Safety Checklist For Sports Coach
By their very nature many sporting activities can present risks for those taking part unless they are carefully managed which is why a thorough risk assessment of the sport should be carried out first. At a professional level, this responsibility will usually be shared amongst several people from ground staff to management, to stadium managers and those responsible for organising travel. There will be club doctors and other medical staff too, such as physiotherapists etc.
However, for clubs and other sports organisations competing at a lower level, it is ultimately the coach who will bear the brunt of the responsibility for ensuring participant safety. And, whilst it’s inevitable that injuries are part and parcel of sport from time to time, it’s crucial that the chances of injuries or accidents occurring are minimised.
The Field of PlayBefore any sporting event takes place, one of the most important things for the coach to do is to check the field of play or the court or, if indoors, the arena or facility and make sure that there are no obstacles, obstructions or any kind of debris lying around. Bits of sharp wood, stones or rocks, loose tiles or flooring, holes and wet patches should be removed, cleared up or replaced – whichever is the most appropriate. All boundaries, lines etc. should be clearly marked and you should also ensure that all aspects of safety are extended to the players’ changing areas as well, particularly addressing common problems like wet and slippery floors which have been the cause of many a sports related injury.
Health and safety procedures should also cover those areas which are designated for spectators and other personnel and members of the public who will be attending the event but not actually taking part.
EquipmentMany sports require additional equipment, some of which will be used in the participation of the sport itself and there may be other additional safety equipment which might be worn by the athlete. The coach should check all the equipment thoroughly to ensure it is well maintained and that there is no damage or anything untoward which could injure or harm any of the participating athletes. All equipment should be the proper size and adhere to the regulations as set out by the sport’s governing body and each athlete should only use equipment that ‘fits’ their needs comfortably and correctly. For beginners, in particular, it is also usually the coach’s responsibility to ensure that all participants know how to use any equipment correctly and safely.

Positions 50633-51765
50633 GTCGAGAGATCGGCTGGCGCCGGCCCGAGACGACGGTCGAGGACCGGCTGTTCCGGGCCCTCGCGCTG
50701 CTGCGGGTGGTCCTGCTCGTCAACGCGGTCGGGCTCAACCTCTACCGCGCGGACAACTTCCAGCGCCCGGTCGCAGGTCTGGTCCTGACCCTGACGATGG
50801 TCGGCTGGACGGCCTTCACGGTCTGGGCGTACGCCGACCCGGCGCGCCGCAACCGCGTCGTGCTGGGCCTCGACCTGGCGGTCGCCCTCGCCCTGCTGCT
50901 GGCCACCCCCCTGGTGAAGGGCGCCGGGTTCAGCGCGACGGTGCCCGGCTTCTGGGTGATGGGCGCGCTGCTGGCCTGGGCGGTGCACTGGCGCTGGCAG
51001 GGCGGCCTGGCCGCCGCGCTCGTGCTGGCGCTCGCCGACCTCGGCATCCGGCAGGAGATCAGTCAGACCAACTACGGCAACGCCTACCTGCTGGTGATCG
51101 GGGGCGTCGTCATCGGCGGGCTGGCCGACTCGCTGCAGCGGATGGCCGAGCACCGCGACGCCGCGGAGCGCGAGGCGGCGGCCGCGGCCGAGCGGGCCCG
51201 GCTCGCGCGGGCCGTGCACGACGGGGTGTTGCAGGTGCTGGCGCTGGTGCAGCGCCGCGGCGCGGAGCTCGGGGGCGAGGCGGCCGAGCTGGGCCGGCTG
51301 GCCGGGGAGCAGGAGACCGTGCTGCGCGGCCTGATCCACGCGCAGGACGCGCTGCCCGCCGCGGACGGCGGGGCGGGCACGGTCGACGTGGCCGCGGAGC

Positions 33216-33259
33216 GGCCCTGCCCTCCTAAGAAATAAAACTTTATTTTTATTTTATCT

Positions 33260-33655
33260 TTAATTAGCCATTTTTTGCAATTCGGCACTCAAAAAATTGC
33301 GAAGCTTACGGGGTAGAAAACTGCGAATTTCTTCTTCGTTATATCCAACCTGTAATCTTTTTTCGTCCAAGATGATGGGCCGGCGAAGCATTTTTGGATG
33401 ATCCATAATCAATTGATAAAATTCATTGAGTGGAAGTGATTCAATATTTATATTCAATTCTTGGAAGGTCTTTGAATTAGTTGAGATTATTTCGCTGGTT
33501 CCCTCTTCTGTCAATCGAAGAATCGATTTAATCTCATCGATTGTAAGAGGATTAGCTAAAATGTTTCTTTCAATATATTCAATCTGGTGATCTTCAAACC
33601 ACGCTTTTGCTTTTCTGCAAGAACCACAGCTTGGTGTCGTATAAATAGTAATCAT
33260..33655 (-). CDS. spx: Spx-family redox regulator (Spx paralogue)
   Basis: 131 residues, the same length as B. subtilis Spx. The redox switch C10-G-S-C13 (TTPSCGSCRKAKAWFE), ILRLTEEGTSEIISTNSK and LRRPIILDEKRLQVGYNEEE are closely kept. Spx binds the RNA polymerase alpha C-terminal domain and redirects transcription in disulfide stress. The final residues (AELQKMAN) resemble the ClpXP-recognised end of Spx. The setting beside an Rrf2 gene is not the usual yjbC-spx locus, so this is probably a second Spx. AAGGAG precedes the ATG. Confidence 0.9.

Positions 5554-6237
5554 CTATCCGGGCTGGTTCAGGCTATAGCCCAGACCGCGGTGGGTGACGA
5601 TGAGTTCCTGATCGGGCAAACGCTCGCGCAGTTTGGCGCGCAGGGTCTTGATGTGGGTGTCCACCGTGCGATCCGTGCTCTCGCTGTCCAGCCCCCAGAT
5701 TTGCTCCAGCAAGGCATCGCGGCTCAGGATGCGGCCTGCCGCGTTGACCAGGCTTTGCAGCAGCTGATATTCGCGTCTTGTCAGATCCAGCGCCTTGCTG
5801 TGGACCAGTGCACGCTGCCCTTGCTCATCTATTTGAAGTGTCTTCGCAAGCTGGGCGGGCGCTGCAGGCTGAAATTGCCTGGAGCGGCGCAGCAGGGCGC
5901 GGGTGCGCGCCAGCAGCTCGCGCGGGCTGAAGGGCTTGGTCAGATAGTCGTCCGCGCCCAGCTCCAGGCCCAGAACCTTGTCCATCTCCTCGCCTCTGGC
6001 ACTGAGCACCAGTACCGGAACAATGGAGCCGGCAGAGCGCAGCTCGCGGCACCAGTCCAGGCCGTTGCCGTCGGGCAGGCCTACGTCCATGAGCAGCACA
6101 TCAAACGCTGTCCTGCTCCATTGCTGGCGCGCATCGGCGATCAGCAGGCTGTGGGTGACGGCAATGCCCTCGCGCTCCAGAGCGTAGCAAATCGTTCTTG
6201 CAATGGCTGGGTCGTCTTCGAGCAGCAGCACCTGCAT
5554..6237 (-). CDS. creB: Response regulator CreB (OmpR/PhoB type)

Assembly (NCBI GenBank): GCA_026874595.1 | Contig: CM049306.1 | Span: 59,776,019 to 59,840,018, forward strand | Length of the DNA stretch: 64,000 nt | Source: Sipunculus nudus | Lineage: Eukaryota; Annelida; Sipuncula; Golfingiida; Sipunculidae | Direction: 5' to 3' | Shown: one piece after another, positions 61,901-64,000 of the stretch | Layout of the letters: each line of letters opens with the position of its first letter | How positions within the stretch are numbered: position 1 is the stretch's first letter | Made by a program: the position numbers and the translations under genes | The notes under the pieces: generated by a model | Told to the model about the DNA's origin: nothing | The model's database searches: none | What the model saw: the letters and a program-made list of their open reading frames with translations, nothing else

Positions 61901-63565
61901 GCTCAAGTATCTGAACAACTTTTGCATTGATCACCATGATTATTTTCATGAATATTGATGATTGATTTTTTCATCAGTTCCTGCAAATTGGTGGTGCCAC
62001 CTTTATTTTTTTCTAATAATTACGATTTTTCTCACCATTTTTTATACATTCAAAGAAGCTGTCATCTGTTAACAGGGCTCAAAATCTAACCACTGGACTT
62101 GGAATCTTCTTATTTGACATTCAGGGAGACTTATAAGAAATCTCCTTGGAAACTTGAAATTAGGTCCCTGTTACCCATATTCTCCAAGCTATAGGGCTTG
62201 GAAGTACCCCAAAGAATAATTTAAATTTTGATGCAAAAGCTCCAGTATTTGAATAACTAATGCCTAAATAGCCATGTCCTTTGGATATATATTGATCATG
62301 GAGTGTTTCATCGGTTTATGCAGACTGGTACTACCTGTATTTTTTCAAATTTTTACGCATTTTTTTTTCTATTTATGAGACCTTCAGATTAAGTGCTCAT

Things to Take With YouA coach should always have a first aid kit with them at all times which is kept fully stocked with an adequate supply of the correct medical equipment. Although some first aid supplies will be common to all sports, the first aid kit may have to be adapted depending on the sport in question. More importantly, the coach should know how to use all the contents of the first aid kit properly.
It is also the coach’s responsibility to ensure that an adequate supply of water and/or sports drinks is available. Now that mobile phones are an everyday part of our culture, a coach should always carry one as it could be extremely invaluable if, for example, they need to summon professional medical help or a hospital in an emergency.
Other Things to ConsiderBeyond the basics covered above, a coach may also need to consider things such as medical release forms for each participant and may also want to have emergency contact details for each of his/her squad members.
Ultimately, any participant in any kind of sport should be fully aware of the safety risks involved within their chosen sport and how they can best prevent accidents or injuries happening to them or, at least, minimise the risk and, whilst this would be true of most athletes, the coach also has a responsibility to ensure that the safety of the participants is continually reinforced so that all of the athletes under his supervision can enjoy their sport safely.